The development firm representatives said they explored a proposal with twice as many units, but scaled it back for a number of reasons.

AB purchased Trinity Village in 2021 for $25.1 million. In December 2022, the firm secured zoning approval to convert 226 assisted and senior living units into all-ages, market-rate housing. On the east side of the building, 96 units remain leased to individuals age 55 or older, and an 87-bed skilled nursing facility remains on the west side. Locked doors separate the three areas on what is otherwise one continuous structure.

The investment group has overhauled the common areas and converted a large dining room into a gym and amenity room. Firm partner Getzy Fellig said the company has added 99 security cameras, a smartphone-controlled Butterfly access system and hundreds of wayfinding signs to make the complex more comfortable for residents and guests. It’s also adding more tenant programming, including dinners, art events and other functions. “We are committing tens of thousands [of dollars] to these types of programs,” said Fellig.

AB is also rehabilitating the apartments. “We are continuing to repair units as they are available,” said Fellig of the ongoing process.

The complex was previously 40% occupied, according to November statements by D’Amato to the City Plan Commission. It’s reached 72% now. “We believe at year’s end we will be at full occupancy,” said Fellig. “And that’s really huge given the amount of time we have been at this. In the world of development, it’s not a long time.”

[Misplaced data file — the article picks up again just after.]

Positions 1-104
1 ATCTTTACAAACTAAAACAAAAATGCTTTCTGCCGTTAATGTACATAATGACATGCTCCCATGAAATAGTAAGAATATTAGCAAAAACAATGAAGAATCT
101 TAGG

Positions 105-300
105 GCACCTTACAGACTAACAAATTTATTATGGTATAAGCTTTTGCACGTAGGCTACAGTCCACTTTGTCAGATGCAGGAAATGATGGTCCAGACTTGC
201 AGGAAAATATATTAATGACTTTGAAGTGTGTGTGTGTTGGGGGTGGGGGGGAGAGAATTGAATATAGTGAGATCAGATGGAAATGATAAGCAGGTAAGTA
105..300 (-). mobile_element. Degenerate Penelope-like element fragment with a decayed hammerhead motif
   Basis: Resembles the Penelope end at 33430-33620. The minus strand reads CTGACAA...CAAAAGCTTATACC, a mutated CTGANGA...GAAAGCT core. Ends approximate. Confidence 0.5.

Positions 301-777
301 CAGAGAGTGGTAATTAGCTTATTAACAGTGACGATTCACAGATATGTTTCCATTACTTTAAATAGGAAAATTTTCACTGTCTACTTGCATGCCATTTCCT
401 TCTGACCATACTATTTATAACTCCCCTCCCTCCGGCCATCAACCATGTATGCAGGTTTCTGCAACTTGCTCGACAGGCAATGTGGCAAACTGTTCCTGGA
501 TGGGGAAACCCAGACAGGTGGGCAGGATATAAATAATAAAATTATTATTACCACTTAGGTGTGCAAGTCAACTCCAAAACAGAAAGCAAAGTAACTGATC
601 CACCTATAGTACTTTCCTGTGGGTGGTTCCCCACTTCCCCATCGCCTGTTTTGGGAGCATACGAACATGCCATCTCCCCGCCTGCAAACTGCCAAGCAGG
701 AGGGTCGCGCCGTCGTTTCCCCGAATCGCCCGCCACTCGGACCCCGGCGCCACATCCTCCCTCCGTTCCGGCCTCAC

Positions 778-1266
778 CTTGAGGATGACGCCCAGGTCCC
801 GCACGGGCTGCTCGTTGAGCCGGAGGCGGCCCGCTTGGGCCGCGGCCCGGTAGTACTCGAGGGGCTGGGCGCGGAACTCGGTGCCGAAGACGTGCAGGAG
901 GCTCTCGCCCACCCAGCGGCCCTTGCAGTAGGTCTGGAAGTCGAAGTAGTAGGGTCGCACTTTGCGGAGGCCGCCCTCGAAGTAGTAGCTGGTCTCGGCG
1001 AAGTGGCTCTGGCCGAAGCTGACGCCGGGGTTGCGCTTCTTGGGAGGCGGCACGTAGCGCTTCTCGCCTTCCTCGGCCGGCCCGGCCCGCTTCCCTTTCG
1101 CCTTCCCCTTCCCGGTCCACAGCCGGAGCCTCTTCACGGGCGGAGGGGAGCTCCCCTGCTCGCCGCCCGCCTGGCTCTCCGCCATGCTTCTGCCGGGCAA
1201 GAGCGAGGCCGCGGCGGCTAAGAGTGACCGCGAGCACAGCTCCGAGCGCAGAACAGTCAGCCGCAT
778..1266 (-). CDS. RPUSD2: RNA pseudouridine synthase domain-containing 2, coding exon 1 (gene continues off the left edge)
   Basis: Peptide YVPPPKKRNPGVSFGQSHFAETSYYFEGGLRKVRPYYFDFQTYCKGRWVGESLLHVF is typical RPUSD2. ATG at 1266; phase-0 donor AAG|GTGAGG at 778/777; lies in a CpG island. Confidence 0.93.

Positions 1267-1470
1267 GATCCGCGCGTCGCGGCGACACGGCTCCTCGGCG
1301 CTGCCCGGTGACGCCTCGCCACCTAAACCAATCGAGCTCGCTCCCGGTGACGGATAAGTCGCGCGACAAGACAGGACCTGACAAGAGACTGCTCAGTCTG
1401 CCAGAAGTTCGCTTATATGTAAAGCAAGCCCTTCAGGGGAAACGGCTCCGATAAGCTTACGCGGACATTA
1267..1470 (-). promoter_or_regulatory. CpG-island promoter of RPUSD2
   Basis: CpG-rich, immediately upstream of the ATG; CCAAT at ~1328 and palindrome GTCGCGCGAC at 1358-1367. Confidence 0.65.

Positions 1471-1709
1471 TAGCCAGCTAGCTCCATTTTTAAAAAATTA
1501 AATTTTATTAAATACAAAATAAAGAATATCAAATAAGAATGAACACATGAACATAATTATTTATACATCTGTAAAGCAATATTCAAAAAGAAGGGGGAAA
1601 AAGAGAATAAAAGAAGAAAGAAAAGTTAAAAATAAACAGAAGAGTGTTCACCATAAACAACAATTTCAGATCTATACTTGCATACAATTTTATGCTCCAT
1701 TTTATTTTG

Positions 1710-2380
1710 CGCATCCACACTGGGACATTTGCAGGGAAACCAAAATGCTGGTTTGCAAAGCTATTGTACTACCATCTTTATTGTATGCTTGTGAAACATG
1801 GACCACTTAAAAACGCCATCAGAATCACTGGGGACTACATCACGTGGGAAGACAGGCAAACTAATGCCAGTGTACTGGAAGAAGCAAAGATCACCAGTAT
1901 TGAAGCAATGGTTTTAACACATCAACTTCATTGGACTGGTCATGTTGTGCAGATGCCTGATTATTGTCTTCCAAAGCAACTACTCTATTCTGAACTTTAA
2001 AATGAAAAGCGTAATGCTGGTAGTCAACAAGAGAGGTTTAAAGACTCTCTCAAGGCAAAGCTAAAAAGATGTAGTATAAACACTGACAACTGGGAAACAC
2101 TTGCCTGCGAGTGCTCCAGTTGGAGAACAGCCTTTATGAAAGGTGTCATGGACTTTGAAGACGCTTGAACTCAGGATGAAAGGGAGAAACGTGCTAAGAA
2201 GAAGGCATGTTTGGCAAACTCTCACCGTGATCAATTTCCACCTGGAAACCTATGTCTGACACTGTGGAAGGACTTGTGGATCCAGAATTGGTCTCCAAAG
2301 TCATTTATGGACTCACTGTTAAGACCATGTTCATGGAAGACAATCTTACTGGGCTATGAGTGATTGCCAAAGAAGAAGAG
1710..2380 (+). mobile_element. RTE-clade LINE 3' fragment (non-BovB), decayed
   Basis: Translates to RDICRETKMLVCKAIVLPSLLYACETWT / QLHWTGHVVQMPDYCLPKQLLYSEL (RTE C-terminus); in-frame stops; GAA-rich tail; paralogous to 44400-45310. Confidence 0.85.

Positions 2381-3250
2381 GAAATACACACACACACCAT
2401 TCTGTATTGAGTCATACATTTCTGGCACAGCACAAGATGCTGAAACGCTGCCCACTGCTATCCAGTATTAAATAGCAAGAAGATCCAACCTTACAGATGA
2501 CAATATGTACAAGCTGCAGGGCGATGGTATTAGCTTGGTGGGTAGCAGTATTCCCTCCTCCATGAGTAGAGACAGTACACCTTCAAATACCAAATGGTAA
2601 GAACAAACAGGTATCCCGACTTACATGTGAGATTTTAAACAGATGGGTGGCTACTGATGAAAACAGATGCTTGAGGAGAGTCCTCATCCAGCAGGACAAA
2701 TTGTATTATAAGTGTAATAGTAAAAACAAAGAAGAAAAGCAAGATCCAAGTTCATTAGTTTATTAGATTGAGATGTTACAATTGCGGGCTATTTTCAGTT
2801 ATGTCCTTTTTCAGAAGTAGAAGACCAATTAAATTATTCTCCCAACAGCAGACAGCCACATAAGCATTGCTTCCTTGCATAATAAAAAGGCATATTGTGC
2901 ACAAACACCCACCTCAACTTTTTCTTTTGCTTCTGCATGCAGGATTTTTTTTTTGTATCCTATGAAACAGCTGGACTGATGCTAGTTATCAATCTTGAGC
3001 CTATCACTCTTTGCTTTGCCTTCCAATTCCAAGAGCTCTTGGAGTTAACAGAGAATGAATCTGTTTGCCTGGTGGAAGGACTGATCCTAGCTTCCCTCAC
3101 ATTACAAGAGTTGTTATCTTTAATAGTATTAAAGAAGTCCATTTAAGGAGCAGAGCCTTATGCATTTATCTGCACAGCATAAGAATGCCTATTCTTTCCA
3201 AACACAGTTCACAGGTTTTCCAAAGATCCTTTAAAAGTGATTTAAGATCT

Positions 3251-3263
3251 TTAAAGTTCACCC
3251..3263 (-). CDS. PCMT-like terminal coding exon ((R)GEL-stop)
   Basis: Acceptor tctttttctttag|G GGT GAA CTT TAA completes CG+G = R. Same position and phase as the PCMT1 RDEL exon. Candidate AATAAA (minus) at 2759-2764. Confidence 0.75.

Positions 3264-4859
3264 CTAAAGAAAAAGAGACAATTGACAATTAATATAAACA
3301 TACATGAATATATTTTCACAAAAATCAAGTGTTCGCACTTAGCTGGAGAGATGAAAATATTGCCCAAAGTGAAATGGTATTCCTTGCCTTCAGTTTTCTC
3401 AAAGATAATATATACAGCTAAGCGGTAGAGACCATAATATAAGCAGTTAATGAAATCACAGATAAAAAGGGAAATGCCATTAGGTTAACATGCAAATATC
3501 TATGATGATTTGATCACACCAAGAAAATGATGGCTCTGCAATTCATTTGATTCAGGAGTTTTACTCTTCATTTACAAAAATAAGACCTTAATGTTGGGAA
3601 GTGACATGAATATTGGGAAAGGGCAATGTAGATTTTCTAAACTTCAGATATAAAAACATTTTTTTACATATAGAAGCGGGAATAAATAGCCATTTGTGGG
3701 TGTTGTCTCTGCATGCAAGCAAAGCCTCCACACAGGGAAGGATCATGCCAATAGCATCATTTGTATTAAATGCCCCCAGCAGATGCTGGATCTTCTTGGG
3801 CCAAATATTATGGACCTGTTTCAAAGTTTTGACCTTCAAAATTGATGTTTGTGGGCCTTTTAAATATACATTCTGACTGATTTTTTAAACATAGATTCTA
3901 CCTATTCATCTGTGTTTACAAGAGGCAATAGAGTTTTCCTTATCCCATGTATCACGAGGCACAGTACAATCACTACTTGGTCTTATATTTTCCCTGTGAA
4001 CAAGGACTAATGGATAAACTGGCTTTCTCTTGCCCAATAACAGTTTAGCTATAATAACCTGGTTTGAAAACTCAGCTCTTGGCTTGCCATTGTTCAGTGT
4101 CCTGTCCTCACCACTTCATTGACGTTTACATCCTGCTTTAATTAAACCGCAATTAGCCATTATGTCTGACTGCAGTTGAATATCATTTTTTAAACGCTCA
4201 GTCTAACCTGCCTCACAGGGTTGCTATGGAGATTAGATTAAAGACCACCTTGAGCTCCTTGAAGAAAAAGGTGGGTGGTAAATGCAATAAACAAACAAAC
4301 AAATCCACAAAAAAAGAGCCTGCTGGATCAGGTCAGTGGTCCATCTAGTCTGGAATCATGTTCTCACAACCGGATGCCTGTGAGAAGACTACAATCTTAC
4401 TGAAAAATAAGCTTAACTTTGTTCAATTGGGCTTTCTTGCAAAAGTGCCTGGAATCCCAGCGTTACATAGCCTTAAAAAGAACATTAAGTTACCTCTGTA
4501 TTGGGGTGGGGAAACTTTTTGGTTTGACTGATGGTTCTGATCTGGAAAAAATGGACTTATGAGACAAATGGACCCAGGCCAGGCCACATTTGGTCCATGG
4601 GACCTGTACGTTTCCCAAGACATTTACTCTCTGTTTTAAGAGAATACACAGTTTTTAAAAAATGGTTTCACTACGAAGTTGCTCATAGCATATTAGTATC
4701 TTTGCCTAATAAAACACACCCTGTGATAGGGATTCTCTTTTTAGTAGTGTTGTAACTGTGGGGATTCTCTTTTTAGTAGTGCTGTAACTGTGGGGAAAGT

“Our initial investment has proven that we can create a successful multi-generational community on Milwaukee’s Northwest Side without subsidy or public assistance,” said AB in a statement issued after the meeting. “This is great news for the City of Milwaukee and developers investing in the city. We are bullish on Granville.”

A June market study, prepared by Elm Grove-based Moegenburg Research, Inc., says “there are strong indicators that there is sufficient demand for a substantial number of new [market-rate] rental units” and that the demand is expected to grow among non-seniors in the next five years.

A series of disused structures, including a greenhouse, currently occupy the proposed development site, 8460-8470 N. 76th St. Once known as Woodside Acres Market and part of a farm, the remaining buildings have been vacant for several years after the market’s founders, the Ebert family, sold the property in 2015. AB acquired it as part of acquiring Trinity Village. An adjacent vacant house, 8482 N. 76th Pl., is also part of the rectangular site.

The housing complex, one large building with several wings, was initially known as Friendship Village when it was developed in 1973 by a group of religious nonprofit groups. It was expanded several times and ultimately came to be owned by a predecessor of Advocate Aurora Health Care until being sold in 2004.

The committee unanimously endorsed the zoning change, which is still subject to Common Council approval.

Sycamore Place Renderings and Photos

76th Street Development Site